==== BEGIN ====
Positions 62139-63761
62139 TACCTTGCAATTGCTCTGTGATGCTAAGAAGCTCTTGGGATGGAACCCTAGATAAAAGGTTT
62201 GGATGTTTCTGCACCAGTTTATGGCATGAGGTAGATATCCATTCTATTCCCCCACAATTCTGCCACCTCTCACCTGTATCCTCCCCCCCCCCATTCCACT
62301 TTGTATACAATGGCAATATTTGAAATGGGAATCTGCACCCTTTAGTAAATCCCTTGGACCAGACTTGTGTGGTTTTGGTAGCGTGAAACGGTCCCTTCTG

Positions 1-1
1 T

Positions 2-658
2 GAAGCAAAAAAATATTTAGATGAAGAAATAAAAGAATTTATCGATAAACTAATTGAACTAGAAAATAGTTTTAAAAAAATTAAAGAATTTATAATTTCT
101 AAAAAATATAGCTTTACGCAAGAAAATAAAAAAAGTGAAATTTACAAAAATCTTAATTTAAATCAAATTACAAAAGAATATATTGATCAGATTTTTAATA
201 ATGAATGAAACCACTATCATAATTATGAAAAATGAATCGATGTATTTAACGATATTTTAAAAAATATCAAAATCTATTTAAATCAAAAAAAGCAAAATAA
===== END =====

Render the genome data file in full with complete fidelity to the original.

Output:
Positions 62139-63761
62139 TACCTTGCAATTGCTCTGTGATGCTAAGAAGCTCTTGGGATGGAACCCTAGATAAAAGGTTT
62201 GGATGTTTCTGCACCAGTTTATGGCATGAGGTAGATATCCATTCTATTCCCCCACAATTCTGCCACCTCTCACCTGTATCCTCCCCCCCCCCATTCCACT
62301 TTGTATACAATGGCAATATTTGAAATGGGAATCTGCACCCTTTAGTAAATCCCTTGGACCAGACTTGTGTGGTTTTGGTAGCGTGAAACGGTCCCTTCTG

Positions 1-1
1 T

Positions 2-658
2 GAAGCAAAAAAATATTTAGATGAAGAAATAAAAGAATTTATCGATAAACTAATTGAACTAGAAAATAGTTTTAAAAAAATTAAAGAATTTATAATTTCT
101 AAAAAATATAGCTTTACGCAAGAAAATAAAAAAAGTGAAATTTACAAAAATCTTAATTTAAATCAAATTACAAAAGAATATATTGATCAGATTTTTAATA
201 ATGAATGAAACCACTATCATAATTATGAAAAATGAATCGATGTATTTAACGATATTTTAAAAAATATCAAAATCTATTTAAATCAAAAAAAGCAAAATAA